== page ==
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Pakistan's repatriation of Afghan refugees 'world's largest forced return'

The report claims that Pakistani police even resort to threats, overnight raids and extortion in order to drive the Afghan refugees away. Photograph: (AFP)

AFP Kabul, Afghanistan Feb 13, 2017, 10.04 AM (IST)

Pakistan is resorting to threats, coercion and abuse to deport Afghans refugees, according to a Human Rights Watch report.

The report was also damning about the UN refugee agency, accusing it of colluding with local government apparatus of promoting the mass expatriation.

Titled 'Pakistan Coercion, UN Complicity: The Mass Forced Return of Afghan Refugees', HRW dubbed the repatriation the world's largest forced return of refugees.

"After decades of hosting Afghan refugees, Pakistan in mid-2016 unleashed the world's largest recent anti-refugee crackdowns to coerce their mass return," said Gerry Simpson, a refugee researcher at Human Rights Watch. 

"Because the UN refugee agency (UNHCR) didn't stand up publicly to Pakistan's bullying and abuses, international donors should step in to press the government and UN to protect the remaining Afghan refugees in Pakistan," Simpson further said.

The piece also attacked the police for intimidating Afghan refugees to deport them. 

The report further said: "For most of the past 40 years, Pakistan has hosted well over a million Afghans, among the largest refugee populations in the world. But over the past two years, Pakistan has turned on the Afghan community. In response to several deadly security incidents and deteriorating political relations between Pakistan and Afghanistan, Pakistani authorities have mounted a concerted campaign to drive Afghans out of the country."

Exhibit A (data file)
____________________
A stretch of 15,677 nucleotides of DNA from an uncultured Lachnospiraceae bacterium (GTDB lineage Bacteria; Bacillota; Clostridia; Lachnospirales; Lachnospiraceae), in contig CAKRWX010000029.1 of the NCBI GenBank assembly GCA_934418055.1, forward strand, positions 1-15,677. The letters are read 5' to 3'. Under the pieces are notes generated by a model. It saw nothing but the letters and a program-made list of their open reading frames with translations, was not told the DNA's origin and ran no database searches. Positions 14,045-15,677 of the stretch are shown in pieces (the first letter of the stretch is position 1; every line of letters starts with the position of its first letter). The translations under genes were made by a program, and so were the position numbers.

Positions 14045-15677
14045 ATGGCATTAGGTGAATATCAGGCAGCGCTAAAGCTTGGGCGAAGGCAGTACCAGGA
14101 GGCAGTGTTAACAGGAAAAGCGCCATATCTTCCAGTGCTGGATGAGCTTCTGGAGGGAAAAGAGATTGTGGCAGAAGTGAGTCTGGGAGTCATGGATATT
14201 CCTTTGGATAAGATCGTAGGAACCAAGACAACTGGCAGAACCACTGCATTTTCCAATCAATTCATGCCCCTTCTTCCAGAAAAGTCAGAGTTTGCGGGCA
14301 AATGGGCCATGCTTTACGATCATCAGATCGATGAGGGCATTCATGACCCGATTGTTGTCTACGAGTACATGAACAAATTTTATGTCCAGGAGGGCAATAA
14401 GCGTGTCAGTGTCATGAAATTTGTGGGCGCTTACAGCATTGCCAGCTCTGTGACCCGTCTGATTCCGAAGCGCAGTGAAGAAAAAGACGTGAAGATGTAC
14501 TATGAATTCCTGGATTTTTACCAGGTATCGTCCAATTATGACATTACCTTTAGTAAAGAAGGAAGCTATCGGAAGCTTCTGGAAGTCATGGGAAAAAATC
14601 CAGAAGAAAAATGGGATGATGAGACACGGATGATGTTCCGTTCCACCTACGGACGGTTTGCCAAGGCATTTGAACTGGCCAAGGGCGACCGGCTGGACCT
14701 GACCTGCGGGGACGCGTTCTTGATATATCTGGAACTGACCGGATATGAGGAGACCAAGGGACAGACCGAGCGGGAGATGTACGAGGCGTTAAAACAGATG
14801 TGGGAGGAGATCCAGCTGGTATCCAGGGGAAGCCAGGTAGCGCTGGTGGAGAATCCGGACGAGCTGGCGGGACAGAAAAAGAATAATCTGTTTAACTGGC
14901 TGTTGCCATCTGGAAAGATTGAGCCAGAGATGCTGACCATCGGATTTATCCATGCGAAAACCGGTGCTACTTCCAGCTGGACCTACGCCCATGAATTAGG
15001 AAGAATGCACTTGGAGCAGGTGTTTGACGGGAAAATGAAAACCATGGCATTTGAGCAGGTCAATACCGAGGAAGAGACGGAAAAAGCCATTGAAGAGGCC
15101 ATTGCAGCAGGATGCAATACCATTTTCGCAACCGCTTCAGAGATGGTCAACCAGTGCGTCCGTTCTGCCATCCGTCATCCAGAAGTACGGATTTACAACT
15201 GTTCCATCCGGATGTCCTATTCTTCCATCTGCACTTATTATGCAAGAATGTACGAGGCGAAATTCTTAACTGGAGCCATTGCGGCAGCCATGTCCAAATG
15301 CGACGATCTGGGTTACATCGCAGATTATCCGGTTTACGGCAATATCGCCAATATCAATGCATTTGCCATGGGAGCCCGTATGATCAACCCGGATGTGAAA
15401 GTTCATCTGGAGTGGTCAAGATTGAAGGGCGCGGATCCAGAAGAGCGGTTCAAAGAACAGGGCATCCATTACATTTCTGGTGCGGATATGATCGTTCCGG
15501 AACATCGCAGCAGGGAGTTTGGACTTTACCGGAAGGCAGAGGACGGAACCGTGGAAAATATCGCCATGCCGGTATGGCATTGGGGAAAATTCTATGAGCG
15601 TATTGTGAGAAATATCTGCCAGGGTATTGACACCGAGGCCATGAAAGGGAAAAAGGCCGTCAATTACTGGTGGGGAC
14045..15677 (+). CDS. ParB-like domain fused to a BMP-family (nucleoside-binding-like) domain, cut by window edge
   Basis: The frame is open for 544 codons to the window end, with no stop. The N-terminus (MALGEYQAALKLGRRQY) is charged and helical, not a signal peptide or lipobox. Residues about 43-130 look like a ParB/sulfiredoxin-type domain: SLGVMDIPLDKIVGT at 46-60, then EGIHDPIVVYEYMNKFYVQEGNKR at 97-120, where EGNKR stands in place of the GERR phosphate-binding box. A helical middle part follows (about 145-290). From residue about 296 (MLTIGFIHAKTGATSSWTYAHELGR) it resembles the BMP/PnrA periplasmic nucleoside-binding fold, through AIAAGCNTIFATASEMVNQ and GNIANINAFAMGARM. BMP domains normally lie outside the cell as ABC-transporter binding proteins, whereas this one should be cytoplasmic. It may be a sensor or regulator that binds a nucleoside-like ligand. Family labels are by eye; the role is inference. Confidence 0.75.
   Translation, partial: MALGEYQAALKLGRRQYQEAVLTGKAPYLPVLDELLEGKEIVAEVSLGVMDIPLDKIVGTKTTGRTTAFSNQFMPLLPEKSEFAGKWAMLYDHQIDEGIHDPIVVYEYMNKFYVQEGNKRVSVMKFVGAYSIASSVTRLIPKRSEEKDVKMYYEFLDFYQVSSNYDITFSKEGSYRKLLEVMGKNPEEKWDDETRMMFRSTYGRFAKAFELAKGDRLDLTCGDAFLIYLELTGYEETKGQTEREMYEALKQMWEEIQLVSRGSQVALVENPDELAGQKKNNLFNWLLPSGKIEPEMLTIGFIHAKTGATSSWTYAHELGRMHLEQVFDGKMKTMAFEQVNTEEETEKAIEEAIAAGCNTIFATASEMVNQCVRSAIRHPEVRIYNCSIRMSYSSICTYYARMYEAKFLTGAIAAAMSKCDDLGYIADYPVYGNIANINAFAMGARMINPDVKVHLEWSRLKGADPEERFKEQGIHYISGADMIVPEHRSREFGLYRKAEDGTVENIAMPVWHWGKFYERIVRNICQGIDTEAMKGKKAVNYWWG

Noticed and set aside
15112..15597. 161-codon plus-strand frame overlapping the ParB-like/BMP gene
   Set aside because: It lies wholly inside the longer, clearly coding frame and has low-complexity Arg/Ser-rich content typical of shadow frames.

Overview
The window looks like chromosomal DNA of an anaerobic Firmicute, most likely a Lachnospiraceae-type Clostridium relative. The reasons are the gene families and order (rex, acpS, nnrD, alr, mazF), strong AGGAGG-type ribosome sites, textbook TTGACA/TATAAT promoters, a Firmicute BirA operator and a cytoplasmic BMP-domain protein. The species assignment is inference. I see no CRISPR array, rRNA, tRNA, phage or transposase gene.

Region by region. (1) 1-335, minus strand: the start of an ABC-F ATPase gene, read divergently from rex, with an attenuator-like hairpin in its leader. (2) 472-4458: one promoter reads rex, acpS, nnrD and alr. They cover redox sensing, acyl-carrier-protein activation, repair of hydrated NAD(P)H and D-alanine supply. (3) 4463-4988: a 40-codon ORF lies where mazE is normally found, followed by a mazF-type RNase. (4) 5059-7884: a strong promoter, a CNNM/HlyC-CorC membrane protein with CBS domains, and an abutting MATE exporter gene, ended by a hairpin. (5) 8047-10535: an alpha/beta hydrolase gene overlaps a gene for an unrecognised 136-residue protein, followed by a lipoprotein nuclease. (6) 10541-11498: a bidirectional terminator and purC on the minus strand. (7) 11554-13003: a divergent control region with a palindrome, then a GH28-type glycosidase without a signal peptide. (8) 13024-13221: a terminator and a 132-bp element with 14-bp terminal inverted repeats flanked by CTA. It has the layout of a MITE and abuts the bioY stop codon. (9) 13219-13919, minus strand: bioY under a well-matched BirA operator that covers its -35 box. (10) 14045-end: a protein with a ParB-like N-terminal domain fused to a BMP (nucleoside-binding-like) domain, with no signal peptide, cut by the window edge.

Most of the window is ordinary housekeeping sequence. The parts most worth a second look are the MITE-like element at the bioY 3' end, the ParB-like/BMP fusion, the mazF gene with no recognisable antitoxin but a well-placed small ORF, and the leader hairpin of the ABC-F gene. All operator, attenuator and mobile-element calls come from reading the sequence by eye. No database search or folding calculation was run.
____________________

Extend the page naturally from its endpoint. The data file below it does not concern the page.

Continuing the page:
"In July, 11 soldiers and police came to our home at 3 am. They entered without asking and threw all our things on the floor. They demanded to see our refugee cards and said they were expired," a 26-year-old Afghan was quoted as saying.

"Then they stole all our money and told us to leave Pakistan," said the man, who returned to Kabul with his wife and two children. 

The report was also critical of the UNHCR, saying that by doubling its cash grants to Afghans returning from Pakistan to $400, it was effectively encouraging the exodus.

"The UN refugee agency should end the fiction that the mass forced return of Afghan refugees from Pakistan is, in fact, mass voluntary return," Simpson said. 

"If UNHCR feels that giving cash to returning refugees is the best way to help them survive in Afghanistan, it should at the very least make clear it does not consider their return to be voluntary."

(WION with inputs from AFP)

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